If you want to go back through my blog and find a post that doesn't fit that model, have at it. But I don't remember one.

I would say the Moorer post might qualify as me "disagreeing" with the judge, but contrary to your assertions, I don't call him corrupt. I quote a source, one who has extensive knowledge of the Montgomery legal scene, and that source provides insight on Moorer's background.

A couple of questions for you:

* Do you really think a line or two out of the Nixon case, which doesn't seem to be a good fit for the Montgomery case anyway, should override McGregor's rights as guaranteed by the Fifth and Sixth Amendments?

* Terry Moorer's boss used to be Louis Franklin. You don't see that as a possible conflict of interest? Moorer now is ruling in a case where Franklin is chief prosecutor and makes a dubious finding in the government's favor? You don't find that troubling? Why has Moorer not disclosed that to all parties and the press?

I know people in the legal community hate it when people like me reveal the voluminous dirty laundry in their profession. Sorry if that makes you uncomfortable. But crooked lawyers and judges use public money to conduct their funny business, and I find that offensive.

If you feel so strongly about your position, why are you hiding behind the term "anonymous"? Tell us your real name or feel free to send me an e-mail at, with your real name, and we can go from there.

I'm 100 percent transparent here, while you are hiding in the bushes. Come on out if you really want to discuss this. That's only fair.

David said...

God Grief Charlie Brown, Anonymous must have a reading disorder! Legal Schnauzer never said
Terry Moorer was corrupt, but he did provide sifficent evidence of his ineptitude. He based is opinion (he haqs one just likeb the rest of us) on a case where the lawyer (mouth-pieces) for certifiably corrupt former president who told us "I'm not a crook".
Milton McGregor is probably guilty of a great many things but he certainly entitly to a fair trial. This means he has the right to compel witnesses to appear at trial. Terry Moorer must have fell asleep when they covered this in law school.

choggs said...

These judges and prosecutors are big boys they can handle yourself. Dissent is the only effective tool to wage agaisnt those in power. Leura Canary so conviently stepped down at the start of this????? yellow flag, red flag anyone? Gonzalez is gone. It's time to move on justice department. Eric, political persecutions are still going on after all we've been through. It undermines the faith in our government. There's got to be another way of handling this. You should be irate.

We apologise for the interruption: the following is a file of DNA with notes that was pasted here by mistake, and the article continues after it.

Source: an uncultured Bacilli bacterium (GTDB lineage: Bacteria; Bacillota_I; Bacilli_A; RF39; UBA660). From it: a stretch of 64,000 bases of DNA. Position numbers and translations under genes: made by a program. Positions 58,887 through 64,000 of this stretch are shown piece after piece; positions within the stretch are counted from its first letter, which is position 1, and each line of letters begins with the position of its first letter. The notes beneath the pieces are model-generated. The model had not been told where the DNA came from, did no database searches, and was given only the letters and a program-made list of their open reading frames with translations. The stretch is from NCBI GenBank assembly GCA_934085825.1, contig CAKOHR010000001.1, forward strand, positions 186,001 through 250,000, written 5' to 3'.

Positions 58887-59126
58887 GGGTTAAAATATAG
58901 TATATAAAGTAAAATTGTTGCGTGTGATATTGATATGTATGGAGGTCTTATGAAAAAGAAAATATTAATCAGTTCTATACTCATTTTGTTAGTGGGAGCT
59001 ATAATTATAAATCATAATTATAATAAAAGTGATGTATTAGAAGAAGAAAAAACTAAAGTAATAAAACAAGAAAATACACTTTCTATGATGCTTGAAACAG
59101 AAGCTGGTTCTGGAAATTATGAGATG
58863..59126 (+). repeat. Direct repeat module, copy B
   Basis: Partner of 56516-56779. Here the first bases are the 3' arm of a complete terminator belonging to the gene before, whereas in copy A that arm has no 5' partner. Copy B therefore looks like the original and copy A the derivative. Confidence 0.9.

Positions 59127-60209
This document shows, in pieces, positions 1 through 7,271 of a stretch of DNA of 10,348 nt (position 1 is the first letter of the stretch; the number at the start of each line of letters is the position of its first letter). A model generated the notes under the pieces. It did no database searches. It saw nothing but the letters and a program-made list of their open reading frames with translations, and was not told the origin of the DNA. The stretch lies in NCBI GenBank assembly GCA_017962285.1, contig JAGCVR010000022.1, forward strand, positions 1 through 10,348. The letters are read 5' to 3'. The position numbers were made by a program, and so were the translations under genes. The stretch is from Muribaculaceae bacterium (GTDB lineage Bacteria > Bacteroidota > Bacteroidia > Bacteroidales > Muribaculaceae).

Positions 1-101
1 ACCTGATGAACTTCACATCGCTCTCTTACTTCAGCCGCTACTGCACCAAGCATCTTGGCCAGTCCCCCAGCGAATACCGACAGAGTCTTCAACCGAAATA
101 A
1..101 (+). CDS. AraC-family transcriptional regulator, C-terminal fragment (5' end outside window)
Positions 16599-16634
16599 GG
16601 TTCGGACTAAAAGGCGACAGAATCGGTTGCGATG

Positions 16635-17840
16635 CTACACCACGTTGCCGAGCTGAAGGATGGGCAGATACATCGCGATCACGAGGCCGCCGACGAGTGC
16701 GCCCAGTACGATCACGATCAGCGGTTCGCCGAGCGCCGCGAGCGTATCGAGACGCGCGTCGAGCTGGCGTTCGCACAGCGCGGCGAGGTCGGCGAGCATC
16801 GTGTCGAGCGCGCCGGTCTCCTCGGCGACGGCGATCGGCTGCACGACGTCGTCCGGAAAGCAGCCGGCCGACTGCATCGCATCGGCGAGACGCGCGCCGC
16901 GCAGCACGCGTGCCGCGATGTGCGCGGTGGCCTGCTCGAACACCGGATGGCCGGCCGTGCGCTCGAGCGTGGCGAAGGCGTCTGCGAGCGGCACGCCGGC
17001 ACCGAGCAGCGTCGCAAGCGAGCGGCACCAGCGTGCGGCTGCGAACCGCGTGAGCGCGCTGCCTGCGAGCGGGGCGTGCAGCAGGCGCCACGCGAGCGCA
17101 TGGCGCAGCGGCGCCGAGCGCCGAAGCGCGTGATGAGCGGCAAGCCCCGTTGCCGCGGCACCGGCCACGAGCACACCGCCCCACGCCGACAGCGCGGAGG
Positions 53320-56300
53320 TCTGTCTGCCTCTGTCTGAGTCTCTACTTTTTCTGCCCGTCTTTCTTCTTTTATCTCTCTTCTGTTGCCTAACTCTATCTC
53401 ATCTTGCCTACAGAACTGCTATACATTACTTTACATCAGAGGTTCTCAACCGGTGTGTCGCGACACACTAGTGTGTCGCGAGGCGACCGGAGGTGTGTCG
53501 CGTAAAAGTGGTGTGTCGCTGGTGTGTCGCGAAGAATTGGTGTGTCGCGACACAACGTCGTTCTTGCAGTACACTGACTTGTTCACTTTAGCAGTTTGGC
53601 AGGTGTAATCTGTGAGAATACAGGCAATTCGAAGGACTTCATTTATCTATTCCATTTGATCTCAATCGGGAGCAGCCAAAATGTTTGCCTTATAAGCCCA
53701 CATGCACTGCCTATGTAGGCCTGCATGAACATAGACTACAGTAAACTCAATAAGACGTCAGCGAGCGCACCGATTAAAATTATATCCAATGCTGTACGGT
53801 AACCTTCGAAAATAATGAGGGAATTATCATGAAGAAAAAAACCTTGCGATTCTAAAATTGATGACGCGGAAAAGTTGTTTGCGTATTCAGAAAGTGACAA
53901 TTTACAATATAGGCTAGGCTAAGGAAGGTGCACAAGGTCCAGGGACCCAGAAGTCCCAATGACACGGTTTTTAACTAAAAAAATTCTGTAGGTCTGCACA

I'm not a lawyer, just tired of this Skullduggery. Don Siegelman would have made a hell of a president!!!

Anonymous said...

I like this site and it has shown me some sort of commitment to move on and apply some things for my own business.Keep up the good work! Here in Bangkok I see some similar but also some different facts. Maybe you want to have a look on to our blog when you have time. Pirawan, GM of PiriProperty

Anonymous said...

Did conspiracy theory of the day ever come out from hiding in the bushes?

I know why I keep my "anon" status.

I know what it feels like to have Karl Rove & Company CONTINUALLY try to set one up:

Thank you for your e-mail expressing your opposition to the administration's recent proposal to permit the FBI to collect internet use records in national security investigations without going to court and without showing that a person has done anything wrong. I appreciate you apprising me of your views on this issue.

Please be assured that I will keep your views in mind as this issue comes before me. Please feel free to contact me in the future on other issues which may be of concern to you.

Very truly yours,



Member of Congress


legalschnauzer said...

Congressman Scott:

Thank you for writing. No, Mr. Conspiracy Theory remains in the bushes.

Anonymous said...

Congressman Scott is my Rep..

That's my sentiments about NSL's after time after time attempts at set ups when completely innocent.